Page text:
A few days ago, this Times article came out, causing quite a stir. All sorts of speculation was flung about. Are co-working providers now soliciting investment from buy-to-let landlords? Is this going to fuel a bubble? Will hapless investors who think they are securing their pension end up with their dreams dashed as did those who bought into the US subprime market in the late 2000s if (when?) the co-working bubble bursts?
In reality, things aren’t quite so dramatic. Let’s start with the article. Galliard Group, one of London’s largest privately owned developers, launched Evolve: a property business that will build affordable workspace schemes and from which investors can buy stamp duty and business rate exempt individual units for their own use or for rental purposes. This seems like a reasonable proposition; it’s also an indicator of the evolving office market and investments landscape.
According to Alex Colpaert, Head of EMEA Offices Research at JLL, the overall “flex space” (flexible office) market grew by 28% in Europe alone in 2018 and is expected to continue at this rate of growth for the next five years. To quantify this, over 7 million square meters of stock will be added in Europe by 2023, pushing the total European market size to 10 million square meters. These growth figures are huge but start from a relatively small base. Today, flex space is only 2% of the total European office market and slightly higher in more mature cities like London (5%) and Amsterdam (7%). Expectations are for market shares in central business districts to exceed 15% in the next five years, driven by increased worker mobility and the different expectations of under 35s for their office environment. Within this flexible model, 90% of operations still run under traditional long leases to landlords. More and more investors are moving into this space, and consolidation activity can be expected as profitability in the sector more often than not comes with scale.
Charlie Green, CEO of The Office Group, believes that a shift in power from landlords to occupiers is driving growth in flex space. The advent of technology in business has made everything faster, and it is now hard for many occupiers to forecast their long term space needs. Moreover, thanks to technology, occupiers now have access to information they never had before. They are starting to require facilities and services which will allow them to attract top talent and help create the right corporate culture for their business.
There exist a variety of solutions to cater to different needs but, according to Green, controlling the entire building sits at the heart of delivering a successful product. Therefore, though selling individual spaces to buy-to-let investors could bring them good returns, it comes with a risk to the investor. If you don’t control the entire environment, you can’t deliver the full service, which is a danger for small landlords in the very competitive landscape of flexible offices. One solution might be for the scheme’s developer to manage all common areas and facilities.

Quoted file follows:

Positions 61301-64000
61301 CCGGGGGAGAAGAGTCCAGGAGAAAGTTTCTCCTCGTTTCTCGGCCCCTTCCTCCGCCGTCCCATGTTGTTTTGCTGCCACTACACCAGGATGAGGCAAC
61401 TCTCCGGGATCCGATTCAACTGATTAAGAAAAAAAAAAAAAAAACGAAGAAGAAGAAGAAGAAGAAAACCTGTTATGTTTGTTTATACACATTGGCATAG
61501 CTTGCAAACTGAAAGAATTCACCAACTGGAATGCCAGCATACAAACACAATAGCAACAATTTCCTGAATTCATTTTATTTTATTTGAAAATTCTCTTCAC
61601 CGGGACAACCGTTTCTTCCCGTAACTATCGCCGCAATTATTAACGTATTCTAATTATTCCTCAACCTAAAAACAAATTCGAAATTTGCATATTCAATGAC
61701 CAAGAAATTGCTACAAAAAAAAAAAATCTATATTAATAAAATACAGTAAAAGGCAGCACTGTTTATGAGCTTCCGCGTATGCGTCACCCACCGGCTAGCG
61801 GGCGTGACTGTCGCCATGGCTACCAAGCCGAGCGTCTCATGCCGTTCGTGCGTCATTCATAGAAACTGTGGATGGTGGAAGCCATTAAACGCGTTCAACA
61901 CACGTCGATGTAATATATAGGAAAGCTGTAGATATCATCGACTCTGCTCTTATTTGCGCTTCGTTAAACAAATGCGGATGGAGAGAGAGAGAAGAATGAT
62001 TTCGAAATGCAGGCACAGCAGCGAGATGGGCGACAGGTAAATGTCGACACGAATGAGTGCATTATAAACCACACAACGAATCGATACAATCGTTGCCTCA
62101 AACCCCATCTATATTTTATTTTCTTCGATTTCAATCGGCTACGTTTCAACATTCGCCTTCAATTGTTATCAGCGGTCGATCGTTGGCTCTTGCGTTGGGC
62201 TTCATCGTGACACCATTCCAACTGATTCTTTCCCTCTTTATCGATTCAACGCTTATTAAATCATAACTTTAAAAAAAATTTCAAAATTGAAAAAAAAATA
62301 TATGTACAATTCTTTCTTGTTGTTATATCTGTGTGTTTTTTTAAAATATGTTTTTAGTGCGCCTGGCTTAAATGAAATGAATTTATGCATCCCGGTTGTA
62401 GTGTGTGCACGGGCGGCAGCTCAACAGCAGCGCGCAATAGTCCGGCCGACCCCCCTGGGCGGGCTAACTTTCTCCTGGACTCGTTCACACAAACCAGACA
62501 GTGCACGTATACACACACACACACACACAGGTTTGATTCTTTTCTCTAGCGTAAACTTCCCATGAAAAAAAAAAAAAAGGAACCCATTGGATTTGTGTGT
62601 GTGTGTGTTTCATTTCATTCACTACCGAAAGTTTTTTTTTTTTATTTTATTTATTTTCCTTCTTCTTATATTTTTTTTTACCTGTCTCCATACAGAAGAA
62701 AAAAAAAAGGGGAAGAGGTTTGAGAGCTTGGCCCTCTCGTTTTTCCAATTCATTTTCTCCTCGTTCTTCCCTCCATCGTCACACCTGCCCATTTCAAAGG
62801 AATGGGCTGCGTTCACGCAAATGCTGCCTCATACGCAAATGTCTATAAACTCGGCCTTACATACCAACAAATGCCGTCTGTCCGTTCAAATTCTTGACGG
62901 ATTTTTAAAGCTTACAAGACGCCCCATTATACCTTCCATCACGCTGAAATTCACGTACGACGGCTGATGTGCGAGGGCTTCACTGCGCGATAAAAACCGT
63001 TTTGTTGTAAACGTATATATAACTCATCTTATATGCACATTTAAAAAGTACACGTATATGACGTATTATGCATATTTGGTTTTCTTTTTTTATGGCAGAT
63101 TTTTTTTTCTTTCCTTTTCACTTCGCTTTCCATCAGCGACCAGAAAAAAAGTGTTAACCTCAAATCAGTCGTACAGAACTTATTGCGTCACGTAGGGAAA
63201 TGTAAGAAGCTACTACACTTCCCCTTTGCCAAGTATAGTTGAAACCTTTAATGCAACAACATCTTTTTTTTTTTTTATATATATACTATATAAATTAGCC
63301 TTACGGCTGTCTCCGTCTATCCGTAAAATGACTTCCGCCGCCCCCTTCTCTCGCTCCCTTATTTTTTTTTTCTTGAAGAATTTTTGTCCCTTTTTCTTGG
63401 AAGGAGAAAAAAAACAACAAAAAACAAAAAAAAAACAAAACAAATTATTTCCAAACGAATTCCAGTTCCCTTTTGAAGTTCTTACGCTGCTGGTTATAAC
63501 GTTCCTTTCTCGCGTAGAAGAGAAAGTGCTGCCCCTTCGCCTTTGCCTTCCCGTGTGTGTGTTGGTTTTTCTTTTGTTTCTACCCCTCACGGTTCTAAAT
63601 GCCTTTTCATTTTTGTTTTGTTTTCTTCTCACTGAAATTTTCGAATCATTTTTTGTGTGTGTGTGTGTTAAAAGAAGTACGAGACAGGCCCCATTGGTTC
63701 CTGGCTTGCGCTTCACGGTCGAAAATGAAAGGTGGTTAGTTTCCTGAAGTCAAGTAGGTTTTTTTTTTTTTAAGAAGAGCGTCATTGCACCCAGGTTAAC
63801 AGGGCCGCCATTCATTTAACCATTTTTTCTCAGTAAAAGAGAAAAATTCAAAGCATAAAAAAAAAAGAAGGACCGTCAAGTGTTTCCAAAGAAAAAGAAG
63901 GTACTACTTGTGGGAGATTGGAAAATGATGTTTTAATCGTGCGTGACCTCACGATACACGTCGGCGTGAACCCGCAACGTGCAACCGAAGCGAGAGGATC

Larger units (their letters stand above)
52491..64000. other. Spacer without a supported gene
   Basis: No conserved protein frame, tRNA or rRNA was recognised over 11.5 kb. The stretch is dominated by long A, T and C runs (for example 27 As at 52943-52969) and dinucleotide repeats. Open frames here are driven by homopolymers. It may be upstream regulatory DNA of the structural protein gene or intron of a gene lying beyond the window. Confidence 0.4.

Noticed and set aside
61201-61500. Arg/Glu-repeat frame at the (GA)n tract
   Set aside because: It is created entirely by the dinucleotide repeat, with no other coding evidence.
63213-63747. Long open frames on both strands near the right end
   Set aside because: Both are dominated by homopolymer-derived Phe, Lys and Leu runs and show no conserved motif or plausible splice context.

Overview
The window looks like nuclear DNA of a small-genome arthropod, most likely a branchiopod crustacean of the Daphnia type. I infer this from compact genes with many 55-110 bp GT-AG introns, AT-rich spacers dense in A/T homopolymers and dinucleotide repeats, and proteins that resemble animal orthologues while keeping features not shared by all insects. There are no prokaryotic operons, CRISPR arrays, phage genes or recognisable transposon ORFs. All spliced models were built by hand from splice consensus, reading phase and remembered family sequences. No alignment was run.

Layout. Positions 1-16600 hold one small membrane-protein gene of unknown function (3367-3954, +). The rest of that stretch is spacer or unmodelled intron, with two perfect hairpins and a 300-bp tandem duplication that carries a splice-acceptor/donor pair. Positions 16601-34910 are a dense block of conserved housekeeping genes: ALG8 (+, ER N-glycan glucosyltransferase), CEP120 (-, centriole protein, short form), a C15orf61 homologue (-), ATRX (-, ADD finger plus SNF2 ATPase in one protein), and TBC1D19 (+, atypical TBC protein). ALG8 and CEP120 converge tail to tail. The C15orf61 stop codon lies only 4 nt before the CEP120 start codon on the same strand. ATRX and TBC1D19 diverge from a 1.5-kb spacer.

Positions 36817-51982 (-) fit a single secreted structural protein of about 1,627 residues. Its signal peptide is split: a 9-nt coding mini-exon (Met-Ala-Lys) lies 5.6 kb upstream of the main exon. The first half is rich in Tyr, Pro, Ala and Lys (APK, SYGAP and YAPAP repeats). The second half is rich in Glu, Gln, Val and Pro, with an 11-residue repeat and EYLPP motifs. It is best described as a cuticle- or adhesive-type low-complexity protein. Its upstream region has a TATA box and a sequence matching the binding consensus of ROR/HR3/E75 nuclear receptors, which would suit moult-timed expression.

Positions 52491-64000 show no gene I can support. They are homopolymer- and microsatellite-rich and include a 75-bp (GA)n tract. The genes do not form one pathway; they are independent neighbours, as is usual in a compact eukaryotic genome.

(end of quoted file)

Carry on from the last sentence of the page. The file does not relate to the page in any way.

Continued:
Alex Edds, Director of Innovation at JLL, agrees. He thinks that in a good location with a solid and proven operator managing the space, this model could generate good returns – provided the necessary trading infrastructure can be built. “However,” he told me, “my fear is there will be a growth in second-tier markets and fringe locations, built on the hype of this trend, which will be a far higher risk when the market is in decline.”
I decided to take this train of thought a step further. Given the above, should individual investors buy desk (or shares) in co-working spaces? Edds reckons it may be an inevitable evolution of the market, similar to the crowdfunding phenomenon in residential property. Serial entrepreneur and founder of Eurasia PropTech Initiative Mete Varas agrees, as it is a model that has successfully been offered in the hospitality industry for some time and he expects it to trickle into the office industry. Tokenization of real estate and crowdsourcing will allow investors with limited resources to access markets such as this that have traditionally been the prerogative of big-ticket investors.
PropTech consultant Antony Slumbers thinks buy to let landlords should not replace their traditional investments with a model such as this. “Co-working is about delivering a service,” he says, “not selling a product. You are not investing in a bond. It cannot be successfully delivered unless by a completely committed, long term operator. Investing in co-working is to invest in a particular operator.”
One of the inherent risks of co-working lies in the tech like valuations that many of the players now boast. Edds and Slumbers both agree that, apart from a few operators, the vast majority of providers are too small and don’t have the tech or the brand to justify these multiples. This being said, traditional valuation models are also not suitable for co-working, so a new valuation paradigm will need to emerge.
What does this all mean for buy-to-let landlords looking to diversify away from the beleaguered residential sector? Buy to let is most often seen as a secure pension investment. Co-working, with tech-like valuations that are often unsustainable in a market where, according to Deskmag, 30 to 40% of operators aren’t profitable, would be a very different kind of play. Though the Galliard case is a conservative one that to a degree does reflect these investors’ risk profiles, any shift into a crowdfunding type model should clearly be seen for what it is – a riskier, more speculative game.